Once you’ve initially tuned your kick drum to the lowest possible pitch, flip the drum back into playing position. You can fine tune from here by either striking the batter side with a stick or your pedal beater. After you’ve tuned the bass drum to your taste, there are several additional steps to getting that bass drum sounding better. Again, there is no right or wrong here. However, here are a couple of my favorite muffling and adjustment techniques.
Keep it Simple
Before you toss a blanket or pillow inside the drum and start playing, take a moment to determine the sound you’re after. Muffling the kick drum can be the best or the worst thing you do to the drum, depending on how you go about it.
For example, in a big band or jazz setting you may want to keep muffling out of the drum all together. If you prefer a low pitch with added attack, then muffling is your answer. When it comes to muffling, I recommend using something small like an EQ Pad, small pillow or a rolled up towel. The point here is to keep it simple.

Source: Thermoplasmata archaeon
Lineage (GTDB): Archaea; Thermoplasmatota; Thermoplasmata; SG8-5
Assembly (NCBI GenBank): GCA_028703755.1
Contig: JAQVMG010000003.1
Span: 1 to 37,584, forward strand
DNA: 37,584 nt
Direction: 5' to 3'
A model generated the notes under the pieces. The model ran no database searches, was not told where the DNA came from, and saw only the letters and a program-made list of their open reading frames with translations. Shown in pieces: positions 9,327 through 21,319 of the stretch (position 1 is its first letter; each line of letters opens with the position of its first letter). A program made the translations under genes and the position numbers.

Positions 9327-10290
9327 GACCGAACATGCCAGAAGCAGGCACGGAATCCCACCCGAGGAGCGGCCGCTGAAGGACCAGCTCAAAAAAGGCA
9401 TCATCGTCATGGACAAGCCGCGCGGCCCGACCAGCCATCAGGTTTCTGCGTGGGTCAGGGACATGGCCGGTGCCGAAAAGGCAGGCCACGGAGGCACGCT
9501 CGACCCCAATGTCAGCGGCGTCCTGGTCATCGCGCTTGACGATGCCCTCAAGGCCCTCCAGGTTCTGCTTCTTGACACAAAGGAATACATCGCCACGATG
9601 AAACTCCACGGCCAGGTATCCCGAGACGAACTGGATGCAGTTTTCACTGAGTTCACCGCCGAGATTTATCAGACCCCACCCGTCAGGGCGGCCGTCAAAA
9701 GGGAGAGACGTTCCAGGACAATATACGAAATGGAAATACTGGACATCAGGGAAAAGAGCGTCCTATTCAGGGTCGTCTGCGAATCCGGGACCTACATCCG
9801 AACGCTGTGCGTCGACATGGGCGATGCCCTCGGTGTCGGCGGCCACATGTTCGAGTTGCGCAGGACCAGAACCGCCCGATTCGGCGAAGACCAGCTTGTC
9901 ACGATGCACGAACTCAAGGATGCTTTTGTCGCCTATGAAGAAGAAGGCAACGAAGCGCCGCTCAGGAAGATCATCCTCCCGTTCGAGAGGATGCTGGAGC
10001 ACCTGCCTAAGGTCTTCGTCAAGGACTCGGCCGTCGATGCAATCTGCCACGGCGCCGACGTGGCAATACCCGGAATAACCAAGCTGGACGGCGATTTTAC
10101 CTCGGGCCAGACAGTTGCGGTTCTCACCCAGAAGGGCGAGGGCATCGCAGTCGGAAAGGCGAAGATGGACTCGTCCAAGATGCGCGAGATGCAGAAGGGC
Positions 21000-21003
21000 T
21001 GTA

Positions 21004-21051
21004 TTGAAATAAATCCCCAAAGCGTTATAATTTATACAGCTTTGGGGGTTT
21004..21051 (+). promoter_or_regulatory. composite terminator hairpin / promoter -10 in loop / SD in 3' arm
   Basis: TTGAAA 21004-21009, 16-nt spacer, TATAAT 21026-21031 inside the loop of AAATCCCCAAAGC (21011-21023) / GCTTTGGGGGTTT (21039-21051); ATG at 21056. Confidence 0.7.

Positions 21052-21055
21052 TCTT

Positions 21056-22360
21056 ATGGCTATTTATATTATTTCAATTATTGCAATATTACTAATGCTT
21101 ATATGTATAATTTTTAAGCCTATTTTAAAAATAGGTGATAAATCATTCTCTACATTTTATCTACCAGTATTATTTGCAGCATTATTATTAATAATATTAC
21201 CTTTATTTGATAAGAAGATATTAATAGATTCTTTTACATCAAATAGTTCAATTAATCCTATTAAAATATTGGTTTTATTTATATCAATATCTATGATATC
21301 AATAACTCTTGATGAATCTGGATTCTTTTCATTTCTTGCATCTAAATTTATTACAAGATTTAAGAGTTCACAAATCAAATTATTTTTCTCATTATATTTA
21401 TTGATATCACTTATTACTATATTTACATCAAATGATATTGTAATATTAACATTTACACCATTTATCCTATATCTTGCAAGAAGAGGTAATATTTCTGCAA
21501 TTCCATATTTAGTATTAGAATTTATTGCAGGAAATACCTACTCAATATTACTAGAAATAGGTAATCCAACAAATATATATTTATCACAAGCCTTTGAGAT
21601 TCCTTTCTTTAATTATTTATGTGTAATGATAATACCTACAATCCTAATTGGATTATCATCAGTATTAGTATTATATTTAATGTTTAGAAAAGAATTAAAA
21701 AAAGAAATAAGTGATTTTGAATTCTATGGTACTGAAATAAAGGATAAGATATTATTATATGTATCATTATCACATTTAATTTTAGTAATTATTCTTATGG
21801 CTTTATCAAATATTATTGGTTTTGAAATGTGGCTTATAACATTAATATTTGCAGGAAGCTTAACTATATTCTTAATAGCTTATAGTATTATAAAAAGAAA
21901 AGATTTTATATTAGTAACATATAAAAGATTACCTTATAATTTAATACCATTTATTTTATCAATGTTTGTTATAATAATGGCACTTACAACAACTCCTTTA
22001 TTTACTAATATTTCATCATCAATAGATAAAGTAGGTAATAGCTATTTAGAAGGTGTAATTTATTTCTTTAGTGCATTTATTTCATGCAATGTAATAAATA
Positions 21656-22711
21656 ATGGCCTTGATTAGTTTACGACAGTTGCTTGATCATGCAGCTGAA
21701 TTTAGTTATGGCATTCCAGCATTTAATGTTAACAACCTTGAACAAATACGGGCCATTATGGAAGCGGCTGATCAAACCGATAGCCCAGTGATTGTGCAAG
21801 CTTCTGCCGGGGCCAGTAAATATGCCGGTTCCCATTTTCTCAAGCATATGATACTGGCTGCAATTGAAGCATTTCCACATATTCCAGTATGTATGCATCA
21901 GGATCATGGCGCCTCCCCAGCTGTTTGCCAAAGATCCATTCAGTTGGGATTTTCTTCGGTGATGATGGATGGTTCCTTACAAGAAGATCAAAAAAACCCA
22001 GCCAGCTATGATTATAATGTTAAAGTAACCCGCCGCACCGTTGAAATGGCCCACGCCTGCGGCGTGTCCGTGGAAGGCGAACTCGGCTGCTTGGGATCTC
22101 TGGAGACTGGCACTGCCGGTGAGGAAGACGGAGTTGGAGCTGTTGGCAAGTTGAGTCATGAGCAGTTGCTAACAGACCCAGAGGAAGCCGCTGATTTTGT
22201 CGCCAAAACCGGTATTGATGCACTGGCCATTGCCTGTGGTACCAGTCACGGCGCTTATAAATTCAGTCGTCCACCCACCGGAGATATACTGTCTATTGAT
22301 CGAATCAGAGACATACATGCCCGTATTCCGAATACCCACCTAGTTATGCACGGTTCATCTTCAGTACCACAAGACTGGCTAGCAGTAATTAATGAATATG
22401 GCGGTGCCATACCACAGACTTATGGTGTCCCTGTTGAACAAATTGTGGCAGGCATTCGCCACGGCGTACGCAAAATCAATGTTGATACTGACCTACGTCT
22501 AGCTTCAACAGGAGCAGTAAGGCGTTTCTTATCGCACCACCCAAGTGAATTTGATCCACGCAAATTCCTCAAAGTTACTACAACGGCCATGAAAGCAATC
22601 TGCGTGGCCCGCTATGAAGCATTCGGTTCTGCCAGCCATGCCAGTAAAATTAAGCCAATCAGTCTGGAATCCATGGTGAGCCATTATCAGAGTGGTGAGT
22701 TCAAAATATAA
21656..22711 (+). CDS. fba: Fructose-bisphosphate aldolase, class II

There are basically three options to consider:
● Batter Side Only - More attack from the beater, bigger tone and sustain.
● Resonant Side Only - Less attack from the beater, sustain is also lessened a bit but with brighter overtones.
● Both Batter and Resonant Sides - Both the beater attack AND tone and sustain is more focused, yet not as ―boomy and loud.
Kick Drum Angle: Try adjusting the angle of your kick drum to be fairly flat on the floor. If you angle the drum towards you too much, it puts tension on the hoop and raises the overall pitch. Your drum should be off the ground slightly but not angled too high.
Pedal Beater: For even more of an attack, try using a plastic or wood beater. Drum companies like DW and Pearl offer multiple sided beaters to allow for a quick adjustment.
Experiment! Try a combination of different scenarios and multiple muffling options to find the best sound that suits your taste.